State's top Lincoln expert on shelf
Cornelius on paid leave
Astute observers may have wondered why Samuel Wheeler, Illinois state historian, was the one who showed off Lincoln relics to a reporter in a recent CBS News spot that ran coast-to-coast, putting the fundraising travails of the presidential museum’s private foundation in the national spotlight.
Isn’t that a job reserved for James Cornelius, curator of the Lincoln collection at the Abraham Lincoln Presidential Library Museum? In fact, yes – Cornelius typically has been the one who trots out The Hat and other artifacts to reporters, prospective donors and others who have sufficient juice to get exclusive look-sees at the institution’s most prized possessions.
As much as anyone, Cornelius has been the public face of the institution, giving presentations to school children, appearing in interviews with television reporters and otherwise explaining history to the masses, all with a professorial panache that makes you think, “Gee, this guy really knows his stuff.” But Cornelius wasn’t available for the CBS segment, having been placed on administrative leave in March.
It’s not clear why Cornelius remains at home while collecting paychecks from taxpayers – the state doesn’t think that’s the public’s business. And this isn’t Cornelius’ first time in the penalty box.
A records request to the ALPLM for recent disciplinary records yielded nary a blacked-out document about the current paid leave, but it did result in disclosure of blacked-out documents confirming that Cornelius last year was suspended for 15 days for insubordination. No details were provided.
Back in 2014, before Gov. Bruce Rauner took office on a platform that included a promise that his would be the most transparent administration in the nation, the institution released records showing that Cornelius was suspended in 2012 after a series of incidents that included “unprofessional behavior” toward relatives of an ALPLM “client,” then “numerous disrespectful, sarcastic and unprofessional comments” directed at then-ALPM director Eileen Mackevich (who resigned under pressure in 2015) during a meeting, according to disciplinary records. The last straw, according to disciplinary records, came when Cornelius became “hostile” and “verbally abusive” toward the museum’s staff while an exhibit was being installed.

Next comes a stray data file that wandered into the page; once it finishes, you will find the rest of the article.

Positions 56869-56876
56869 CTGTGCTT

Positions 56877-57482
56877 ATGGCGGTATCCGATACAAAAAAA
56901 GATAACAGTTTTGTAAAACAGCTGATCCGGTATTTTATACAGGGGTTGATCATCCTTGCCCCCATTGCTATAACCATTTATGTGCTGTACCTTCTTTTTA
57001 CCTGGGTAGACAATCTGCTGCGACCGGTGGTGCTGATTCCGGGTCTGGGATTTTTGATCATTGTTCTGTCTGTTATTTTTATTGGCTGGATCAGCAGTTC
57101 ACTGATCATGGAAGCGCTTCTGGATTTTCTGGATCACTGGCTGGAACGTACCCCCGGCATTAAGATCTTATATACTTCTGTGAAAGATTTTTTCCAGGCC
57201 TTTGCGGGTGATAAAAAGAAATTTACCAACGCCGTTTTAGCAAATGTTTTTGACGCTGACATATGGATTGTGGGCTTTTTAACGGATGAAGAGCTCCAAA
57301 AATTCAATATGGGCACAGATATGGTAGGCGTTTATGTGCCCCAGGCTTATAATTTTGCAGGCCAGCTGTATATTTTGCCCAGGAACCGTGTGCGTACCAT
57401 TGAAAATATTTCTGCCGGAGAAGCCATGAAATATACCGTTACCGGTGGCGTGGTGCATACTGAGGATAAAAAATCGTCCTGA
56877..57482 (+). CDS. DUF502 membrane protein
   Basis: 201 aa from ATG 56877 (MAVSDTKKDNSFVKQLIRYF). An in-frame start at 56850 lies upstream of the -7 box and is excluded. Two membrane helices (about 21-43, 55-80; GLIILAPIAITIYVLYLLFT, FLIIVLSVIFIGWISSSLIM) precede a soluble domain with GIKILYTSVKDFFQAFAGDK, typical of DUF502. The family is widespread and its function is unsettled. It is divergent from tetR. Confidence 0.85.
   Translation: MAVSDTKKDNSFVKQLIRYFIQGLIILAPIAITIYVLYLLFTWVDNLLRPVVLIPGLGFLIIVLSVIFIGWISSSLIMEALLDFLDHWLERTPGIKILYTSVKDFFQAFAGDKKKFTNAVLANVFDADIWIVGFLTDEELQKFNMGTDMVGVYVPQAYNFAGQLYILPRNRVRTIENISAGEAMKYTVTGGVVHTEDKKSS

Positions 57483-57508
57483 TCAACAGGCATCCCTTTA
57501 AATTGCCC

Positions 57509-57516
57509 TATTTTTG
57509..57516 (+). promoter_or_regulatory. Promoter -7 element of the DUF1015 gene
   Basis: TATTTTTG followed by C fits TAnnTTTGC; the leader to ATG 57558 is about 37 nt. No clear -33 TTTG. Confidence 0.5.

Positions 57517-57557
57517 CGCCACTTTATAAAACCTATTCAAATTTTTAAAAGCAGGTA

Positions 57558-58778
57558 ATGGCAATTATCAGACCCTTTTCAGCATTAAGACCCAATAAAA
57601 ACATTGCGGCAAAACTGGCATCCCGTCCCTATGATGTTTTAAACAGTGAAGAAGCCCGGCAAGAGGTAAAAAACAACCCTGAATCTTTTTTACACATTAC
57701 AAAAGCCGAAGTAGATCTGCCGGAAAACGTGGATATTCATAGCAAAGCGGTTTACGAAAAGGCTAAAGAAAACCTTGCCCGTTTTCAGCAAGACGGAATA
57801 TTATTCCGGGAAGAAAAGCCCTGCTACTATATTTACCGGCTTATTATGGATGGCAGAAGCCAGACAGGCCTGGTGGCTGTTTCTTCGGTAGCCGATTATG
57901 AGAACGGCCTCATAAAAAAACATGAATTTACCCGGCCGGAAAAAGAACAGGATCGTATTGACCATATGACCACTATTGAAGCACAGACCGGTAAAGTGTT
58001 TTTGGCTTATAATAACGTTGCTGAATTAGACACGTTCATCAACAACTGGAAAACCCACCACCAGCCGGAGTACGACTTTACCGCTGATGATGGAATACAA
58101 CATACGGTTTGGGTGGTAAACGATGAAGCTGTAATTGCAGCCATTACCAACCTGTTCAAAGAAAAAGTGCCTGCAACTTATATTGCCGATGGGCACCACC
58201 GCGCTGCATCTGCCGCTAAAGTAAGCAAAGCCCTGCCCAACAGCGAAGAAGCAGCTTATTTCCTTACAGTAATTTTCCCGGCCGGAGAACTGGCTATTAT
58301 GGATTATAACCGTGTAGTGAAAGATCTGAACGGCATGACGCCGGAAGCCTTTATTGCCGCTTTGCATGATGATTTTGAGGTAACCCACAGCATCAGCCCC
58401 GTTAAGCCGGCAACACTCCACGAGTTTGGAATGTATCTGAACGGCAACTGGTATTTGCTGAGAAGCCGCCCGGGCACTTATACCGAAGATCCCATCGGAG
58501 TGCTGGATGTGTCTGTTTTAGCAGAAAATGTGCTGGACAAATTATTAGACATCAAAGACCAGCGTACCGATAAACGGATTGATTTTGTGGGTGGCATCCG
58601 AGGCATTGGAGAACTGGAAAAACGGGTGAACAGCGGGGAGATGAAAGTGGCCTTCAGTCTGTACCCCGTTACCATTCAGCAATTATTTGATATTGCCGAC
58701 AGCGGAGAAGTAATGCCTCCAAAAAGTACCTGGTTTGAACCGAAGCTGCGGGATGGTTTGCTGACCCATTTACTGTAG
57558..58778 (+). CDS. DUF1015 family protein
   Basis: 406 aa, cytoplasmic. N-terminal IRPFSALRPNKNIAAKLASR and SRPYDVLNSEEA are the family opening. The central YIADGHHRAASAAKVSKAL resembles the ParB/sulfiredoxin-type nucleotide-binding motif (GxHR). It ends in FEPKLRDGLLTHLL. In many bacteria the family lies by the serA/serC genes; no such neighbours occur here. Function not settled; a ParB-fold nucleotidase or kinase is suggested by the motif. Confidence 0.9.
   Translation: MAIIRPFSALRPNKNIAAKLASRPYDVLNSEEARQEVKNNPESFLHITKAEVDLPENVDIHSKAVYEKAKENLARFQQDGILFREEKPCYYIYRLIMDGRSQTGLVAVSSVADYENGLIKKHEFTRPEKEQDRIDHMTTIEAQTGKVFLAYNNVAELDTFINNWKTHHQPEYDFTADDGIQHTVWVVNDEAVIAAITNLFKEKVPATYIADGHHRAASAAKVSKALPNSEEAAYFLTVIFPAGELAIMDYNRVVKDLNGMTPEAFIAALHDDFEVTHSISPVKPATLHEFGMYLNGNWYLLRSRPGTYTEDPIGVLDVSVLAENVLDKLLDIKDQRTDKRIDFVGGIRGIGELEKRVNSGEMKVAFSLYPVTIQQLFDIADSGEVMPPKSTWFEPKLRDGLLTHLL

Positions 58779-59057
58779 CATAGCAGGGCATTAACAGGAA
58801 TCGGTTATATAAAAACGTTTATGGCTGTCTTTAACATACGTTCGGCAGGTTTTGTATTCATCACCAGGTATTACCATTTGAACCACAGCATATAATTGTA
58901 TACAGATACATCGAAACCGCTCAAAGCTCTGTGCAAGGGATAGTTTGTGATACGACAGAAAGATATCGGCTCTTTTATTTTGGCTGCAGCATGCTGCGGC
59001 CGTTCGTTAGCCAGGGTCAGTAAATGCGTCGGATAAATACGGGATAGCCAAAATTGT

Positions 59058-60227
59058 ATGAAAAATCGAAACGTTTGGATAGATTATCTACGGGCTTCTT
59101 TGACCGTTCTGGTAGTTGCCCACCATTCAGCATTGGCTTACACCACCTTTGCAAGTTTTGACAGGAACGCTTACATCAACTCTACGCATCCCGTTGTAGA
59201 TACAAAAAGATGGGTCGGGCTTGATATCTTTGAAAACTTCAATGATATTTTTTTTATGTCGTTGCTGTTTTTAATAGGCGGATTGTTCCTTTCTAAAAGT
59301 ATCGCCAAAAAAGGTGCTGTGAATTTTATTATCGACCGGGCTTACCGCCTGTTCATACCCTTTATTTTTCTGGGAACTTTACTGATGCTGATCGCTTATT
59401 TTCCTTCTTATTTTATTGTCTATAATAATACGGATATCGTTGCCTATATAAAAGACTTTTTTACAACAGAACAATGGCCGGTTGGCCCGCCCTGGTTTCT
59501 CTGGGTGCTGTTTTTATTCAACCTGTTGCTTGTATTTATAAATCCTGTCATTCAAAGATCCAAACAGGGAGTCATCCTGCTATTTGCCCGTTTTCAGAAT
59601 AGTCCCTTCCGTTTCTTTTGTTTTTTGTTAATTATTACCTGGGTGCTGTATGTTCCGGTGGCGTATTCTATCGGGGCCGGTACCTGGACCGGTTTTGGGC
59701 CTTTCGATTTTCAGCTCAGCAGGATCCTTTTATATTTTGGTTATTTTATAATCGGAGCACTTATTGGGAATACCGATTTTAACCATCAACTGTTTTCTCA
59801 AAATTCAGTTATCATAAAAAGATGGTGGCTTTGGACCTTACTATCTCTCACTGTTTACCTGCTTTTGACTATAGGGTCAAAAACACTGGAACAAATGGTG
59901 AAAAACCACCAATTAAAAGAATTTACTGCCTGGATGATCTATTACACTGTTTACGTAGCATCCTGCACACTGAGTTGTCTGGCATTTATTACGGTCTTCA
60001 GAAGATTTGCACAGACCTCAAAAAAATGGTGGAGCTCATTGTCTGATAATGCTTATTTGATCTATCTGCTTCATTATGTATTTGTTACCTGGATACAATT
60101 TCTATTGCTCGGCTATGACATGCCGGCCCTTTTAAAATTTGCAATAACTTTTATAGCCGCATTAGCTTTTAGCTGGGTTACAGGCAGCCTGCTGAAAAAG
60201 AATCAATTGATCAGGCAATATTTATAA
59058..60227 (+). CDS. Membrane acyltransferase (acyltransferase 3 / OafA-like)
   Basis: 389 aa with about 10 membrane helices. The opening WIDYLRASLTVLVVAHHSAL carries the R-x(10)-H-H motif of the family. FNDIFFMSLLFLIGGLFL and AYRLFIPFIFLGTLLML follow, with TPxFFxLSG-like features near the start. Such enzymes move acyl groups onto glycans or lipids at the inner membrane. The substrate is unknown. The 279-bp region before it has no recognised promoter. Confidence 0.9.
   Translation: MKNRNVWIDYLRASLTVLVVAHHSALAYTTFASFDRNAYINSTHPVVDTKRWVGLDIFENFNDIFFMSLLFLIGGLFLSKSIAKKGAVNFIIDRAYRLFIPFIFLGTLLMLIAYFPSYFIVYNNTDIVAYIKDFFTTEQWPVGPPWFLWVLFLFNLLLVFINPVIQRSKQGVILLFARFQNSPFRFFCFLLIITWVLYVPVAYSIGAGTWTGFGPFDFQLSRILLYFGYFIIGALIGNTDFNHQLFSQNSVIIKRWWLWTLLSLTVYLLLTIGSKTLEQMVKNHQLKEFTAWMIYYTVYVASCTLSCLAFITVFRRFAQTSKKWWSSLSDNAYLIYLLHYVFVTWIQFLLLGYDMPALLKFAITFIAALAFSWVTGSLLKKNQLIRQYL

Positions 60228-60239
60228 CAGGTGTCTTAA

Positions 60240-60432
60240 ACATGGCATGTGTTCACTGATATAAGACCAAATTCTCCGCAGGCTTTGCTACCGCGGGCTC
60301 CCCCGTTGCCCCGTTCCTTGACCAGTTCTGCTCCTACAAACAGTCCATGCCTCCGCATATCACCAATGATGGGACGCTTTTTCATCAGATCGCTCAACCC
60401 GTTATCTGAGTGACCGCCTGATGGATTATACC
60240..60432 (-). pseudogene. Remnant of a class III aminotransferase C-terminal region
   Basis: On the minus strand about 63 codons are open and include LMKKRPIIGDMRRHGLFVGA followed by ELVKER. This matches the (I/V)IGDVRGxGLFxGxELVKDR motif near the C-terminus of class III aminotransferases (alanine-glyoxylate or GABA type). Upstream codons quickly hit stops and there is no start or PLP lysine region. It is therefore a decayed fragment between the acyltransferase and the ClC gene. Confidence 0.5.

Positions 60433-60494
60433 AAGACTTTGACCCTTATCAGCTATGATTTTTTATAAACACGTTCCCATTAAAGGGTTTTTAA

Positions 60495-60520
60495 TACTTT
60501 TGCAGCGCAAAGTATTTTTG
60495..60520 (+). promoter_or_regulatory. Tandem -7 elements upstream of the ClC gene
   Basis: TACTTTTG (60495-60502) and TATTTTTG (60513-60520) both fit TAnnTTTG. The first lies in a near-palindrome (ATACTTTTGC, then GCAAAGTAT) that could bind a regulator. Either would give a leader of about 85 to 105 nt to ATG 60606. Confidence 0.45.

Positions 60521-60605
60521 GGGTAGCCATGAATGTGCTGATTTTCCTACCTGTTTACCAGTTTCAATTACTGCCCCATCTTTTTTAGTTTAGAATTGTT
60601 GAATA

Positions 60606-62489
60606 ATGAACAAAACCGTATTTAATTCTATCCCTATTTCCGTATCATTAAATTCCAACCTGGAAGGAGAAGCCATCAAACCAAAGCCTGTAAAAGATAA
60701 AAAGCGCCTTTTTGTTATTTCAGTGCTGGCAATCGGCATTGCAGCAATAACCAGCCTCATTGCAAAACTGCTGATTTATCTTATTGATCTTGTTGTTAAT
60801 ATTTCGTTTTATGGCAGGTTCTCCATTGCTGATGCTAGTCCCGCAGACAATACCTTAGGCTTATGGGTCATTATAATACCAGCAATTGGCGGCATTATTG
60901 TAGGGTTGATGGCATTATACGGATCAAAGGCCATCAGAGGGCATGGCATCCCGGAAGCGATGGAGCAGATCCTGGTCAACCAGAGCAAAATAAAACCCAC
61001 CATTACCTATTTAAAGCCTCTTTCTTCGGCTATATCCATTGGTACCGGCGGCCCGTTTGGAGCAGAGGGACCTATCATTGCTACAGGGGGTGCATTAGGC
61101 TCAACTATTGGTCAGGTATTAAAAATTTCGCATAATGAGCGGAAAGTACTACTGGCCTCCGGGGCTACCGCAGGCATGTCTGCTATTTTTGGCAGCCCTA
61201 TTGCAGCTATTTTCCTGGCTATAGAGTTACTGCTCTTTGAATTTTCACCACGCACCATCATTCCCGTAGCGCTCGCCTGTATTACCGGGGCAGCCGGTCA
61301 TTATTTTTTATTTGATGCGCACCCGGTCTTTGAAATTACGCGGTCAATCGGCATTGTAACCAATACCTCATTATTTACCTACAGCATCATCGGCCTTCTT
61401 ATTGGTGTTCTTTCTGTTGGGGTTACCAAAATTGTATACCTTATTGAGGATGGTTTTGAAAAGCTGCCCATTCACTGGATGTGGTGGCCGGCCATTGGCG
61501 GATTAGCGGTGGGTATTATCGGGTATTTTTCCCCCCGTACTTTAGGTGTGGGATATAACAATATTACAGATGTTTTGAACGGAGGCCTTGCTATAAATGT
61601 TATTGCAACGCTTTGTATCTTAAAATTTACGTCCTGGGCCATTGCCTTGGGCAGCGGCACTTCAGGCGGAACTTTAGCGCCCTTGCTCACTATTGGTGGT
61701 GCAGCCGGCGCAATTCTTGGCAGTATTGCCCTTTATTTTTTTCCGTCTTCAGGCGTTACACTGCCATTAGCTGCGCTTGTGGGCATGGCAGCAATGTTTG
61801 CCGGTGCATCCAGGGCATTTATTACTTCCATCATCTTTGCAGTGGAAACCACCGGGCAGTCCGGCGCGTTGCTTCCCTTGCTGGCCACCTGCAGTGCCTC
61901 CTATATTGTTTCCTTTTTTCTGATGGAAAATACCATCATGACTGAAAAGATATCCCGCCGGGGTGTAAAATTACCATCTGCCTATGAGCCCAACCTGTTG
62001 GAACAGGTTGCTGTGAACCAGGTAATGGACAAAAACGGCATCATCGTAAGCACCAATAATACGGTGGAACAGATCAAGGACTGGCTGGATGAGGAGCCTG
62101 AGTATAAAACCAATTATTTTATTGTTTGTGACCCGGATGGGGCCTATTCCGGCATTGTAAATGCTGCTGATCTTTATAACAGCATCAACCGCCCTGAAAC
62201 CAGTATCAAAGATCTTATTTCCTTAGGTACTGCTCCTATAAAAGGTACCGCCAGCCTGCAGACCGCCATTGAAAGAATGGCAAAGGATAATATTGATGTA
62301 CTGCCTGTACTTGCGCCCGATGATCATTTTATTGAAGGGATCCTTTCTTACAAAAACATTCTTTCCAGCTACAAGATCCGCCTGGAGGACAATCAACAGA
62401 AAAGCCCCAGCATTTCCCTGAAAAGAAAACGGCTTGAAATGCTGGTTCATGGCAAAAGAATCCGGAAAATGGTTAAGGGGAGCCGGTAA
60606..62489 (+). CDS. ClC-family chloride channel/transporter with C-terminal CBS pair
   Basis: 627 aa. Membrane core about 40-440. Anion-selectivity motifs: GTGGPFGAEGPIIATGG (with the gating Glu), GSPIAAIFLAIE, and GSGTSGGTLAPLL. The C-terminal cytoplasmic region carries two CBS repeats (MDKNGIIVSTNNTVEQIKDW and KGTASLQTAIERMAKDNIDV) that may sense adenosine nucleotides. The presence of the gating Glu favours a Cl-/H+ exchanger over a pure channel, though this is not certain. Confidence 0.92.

“He cursed, condemned ALPLM management and called the workplace a ‘circus,’” then-director Amy Martin of the now-defunct Illinois Historic Preservation wrote in a 2012 letter notifying Cornelius that he was being suspended for two weeks. “This behavior was also exhibited in the presence of a member of the press.”
Rauner fired Martin shortly after Mackevich resigned. Cornelius, on the other hand, got a 32-percent raise the year after he was suspended. Museum maintenance workers, it turned out, were earning more than Illinois’ premier expert on Abraham Lincoln, who has a doctorate and was getting paid just $47,000 a year.
Contact Bruce Rushton at firstname.lastname@example.org